New emails reveal Pruitt exempted Utah oil companies from smog rules

New emails reveal Pruitt exempted Utah oil companies from smog rules
© Greg Nash

New emails reveal that the Environmental Protection Agency (EPA) exempted Utah oil and gas producers from key smog requirements, according to Politico.

The news outlet reports that oil and gas producers attempted for years to receive an exemption, and they finally received it after Scott PruittEdward (Scott) Scott PruittCrystal clean water? Not if Trump can help it OVERNIGHT ENERGY: Barrett says climate change is a 'contentious matter of public debate' | Shuffle of EPA's science advisers elevates those with industry tries | Conservation groups to sue Trump administration, seeking giraffe protections Shuffle of EPA's science advisers elevates those with industry tries MORE became head of the EPA. 


The news was revealed after the Sierra Club obtained emails via a lawsuit over a Freedom of Information Act request.

Matt Gravatt, associate legislative director at the Sierra Club, told Politico that the emails show polluters have Pruitt at their "beck and call."

"The public is being shut out of the decisions that affect the air we all breathe while polluters have Pruitt at their beck and call whenever they ask to throw out a lifesaving protection," Gravatt said.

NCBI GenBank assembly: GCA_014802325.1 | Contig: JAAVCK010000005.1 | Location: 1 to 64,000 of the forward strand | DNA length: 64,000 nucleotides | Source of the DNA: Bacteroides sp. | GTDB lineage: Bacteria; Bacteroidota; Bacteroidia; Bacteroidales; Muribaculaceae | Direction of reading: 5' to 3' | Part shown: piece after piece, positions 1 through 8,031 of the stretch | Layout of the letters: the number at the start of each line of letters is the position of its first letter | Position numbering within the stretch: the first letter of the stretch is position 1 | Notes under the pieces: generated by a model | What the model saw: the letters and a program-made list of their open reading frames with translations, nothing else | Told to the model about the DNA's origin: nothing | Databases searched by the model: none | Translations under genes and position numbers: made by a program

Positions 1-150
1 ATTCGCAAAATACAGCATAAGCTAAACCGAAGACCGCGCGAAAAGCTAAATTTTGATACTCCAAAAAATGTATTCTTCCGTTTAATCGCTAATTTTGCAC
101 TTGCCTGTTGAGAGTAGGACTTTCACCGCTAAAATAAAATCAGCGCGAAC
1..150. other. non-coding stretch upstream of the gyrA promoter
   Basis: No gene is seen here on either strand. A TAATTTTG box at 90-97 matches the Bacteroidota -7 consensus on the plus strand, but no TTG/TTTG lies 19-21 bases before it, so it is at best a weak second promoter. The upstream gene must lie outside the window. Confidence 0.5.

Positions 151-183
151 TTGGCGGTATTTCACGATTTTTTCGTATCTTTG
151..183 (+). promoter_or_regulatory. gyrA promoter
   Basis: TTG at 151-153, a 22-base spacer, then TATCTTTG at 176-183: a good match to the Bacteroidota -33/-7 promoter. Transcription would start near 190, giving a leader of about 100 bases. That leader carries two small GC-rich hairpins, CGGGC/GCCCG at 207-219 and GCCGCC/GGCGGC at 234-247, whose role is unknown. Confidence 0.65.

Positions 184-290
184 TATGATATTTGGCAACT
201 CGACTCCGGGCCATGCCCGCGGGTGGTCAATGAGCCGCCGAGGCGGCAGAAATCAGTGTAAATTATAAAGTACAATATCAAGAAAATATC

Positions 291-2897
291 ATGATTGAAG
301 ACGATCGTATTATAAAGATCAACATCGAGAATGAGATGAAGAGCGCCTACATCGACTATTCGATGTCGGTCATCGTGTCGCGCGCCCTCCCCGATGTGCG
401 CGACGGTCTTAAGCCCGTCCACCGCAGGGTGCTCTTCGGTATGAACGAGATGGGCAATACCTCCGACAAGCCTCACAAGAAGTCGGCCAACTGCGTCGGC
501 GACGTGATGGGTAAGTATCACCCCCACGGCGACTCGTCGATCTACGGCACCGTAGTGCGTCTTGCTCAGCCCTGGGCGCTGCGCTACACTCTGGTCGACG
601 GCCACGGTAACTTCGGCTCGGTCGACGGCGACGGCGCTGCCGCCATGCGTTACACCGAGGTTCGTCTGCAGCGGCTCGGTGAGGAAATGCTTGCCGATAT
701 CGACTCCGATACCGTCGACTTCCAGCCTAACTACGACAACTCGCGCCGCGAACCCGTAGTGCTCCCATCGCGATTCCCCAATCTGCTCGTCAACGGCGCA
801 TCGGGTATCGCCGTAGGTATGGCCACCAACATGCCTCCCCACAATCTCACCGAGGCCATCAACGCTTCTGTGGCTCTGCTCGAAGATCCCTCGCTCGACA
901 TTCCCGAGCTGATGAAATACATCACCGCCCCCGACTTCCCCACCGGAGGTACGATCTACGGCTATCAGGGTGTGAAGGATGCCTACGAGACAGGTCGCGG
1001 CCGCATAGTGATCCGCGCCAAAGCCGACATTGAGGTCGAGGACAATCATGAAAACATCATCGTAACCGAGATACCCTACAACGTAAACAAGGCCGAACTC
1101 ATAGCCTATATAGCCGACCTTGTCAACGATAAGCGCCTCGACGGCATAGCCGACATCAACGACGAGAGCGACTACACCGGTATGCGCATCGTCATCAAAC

Politico's report notes that Utah oil and gas producers received the exemption after an industry lobbyist, Marc Himmelstein, asked for assistance from House Natural Resources Committee Chairman Rob BishopRobert (Rob) William BishopHillicon Valley: House votes to condemn QAnon | Americans worried about foreign election interference | DHS confirms request to tap protester phones House approves measure condemning QAnon, but 17 Republicans vote against it OVERNIGHT ENERGY:  House passes sweeping clean energy bill | Pebble Mine CEO resigns over secretly recorded comments about government officials  | Corporations roll out climate goals amid growing pressure to deliver MORE (R-Utah). 

Emails showed that Himmelstein coordinated a phone call between Pruitt and Utah lawmakers in July 2017, according to Politico. Himmelstein reportedly gave Bishop talking points for the conversation. 

Among the talking points, Himmelstein reportedly told Bishop to ask the EPA to "develop a streamlined permitting solution for future development" of the Uinta Basin in Utah.

At the time, the EPA was about to declare that the land was not meeting standards for smog or ozone pollution — a move that would bar oil and gas producers from using the permitting solution. Instead, gas and oil producers would have to get approval for every well they aim to drill on the land. 

But on April 30, the EPA made a proposal that was in line with Himmelstein's request regarding a "streamlined permitting solution." Politico notes that Himmelstein also sent Pruitt's chief of staff marked-up regulatory text that he wanted Bishop to bring up. 

The news of oil and gas producers getting an exemption from Pruitt comes as the EPA chief faces scrutiny over myriad controversies regarding his spending and management decisions. Over the weekend, top ethics official at the EPA called for an investigation into Pruitt about potential ethics violations. 

The official called for probes into Pruitt's rental of a Capitol Hill condominium, taxpayer spending on travel and allegations that Pruitt had an aide help him with personal matters, including searching for housing during work hours.